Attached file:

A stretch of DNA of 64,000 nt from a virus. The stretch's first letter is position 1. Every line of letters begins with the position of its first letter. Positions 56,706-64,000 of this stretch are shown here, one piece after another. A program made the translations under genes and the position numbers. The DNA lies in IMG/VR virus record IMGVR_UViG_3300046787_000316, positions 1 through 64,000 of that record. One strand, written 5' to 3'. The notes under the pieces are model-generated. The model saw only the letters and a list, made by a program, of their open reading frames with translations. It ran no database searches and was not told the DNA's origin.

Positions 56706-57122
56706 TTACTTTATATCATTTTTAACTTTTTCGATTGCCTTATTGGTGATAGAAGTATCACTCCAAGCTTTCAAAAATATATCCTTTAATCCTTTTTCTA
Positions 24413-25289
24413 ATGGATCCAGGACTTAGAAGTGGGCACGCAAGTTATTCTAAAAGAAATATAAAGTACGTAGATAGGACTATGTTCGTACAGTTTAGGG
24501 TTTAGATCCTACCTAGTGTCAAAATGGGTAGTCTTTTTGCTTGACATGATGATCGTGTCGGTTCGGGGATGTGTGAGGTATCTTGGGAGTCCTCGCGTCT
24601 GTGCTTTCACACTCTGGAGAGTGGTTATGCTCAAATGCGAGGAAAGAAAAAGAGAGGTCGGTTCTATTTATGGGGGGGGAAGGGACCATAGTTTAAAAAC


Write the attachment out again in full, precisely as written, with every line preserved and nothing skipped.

A stretch of DNA of 64,000 nt from a virus. The stretch's first letter is position 1. Every line of letters begins with the position of its first letter. Positions 56,706-64,000 of this stretch are shown here, one piece after another. A program made the translations under genes and the position numbers. The DNA lies in IMG/VR virus record IMGVR_UViG_3300046787_000316, positions 1 through 64,000 of that record. One strand, written 5' to 3'. The notes under the pieces are model-generated. The model saw only the letters and a list, made by a program, of their open reading frames with translations. It ran no database searches and was not told the DNA's origin.

Positions 56706-57122
56706 TTACTTTATATCATTTTTAACTTTTTCGATTGCCTTATTGGTGATAGAAGTATCACTCCAAGCTTTCAAAAATATATCCTTTAATCCTTTTTCTA
Positions 24413-25289
24413 ATGGATCCAGGACTTAGAAGTGGGCACGCAAGTTATTCTAAAAGAAATATAAAGTACGTAGATAGGACTATGTTCGTACAGTTTAGGG
24501 TTTAGATCCTACCTAGTGTCAAAATGGGTAGTCTTTTTGCTTGACATGATGATCGTGTCGGTTCGGGGATGTGTGAGGTATCTTGGGAGTCCTCGCGTCT
24601 GTGCTTTCACACTCTGGAGAGTGGTTATGCTCAAATGCGAGGAAAGAAAAAGAGAGGTCGGTTCTATTTATGGGGGGGGAAGGGACCATAGTTTAAAAAC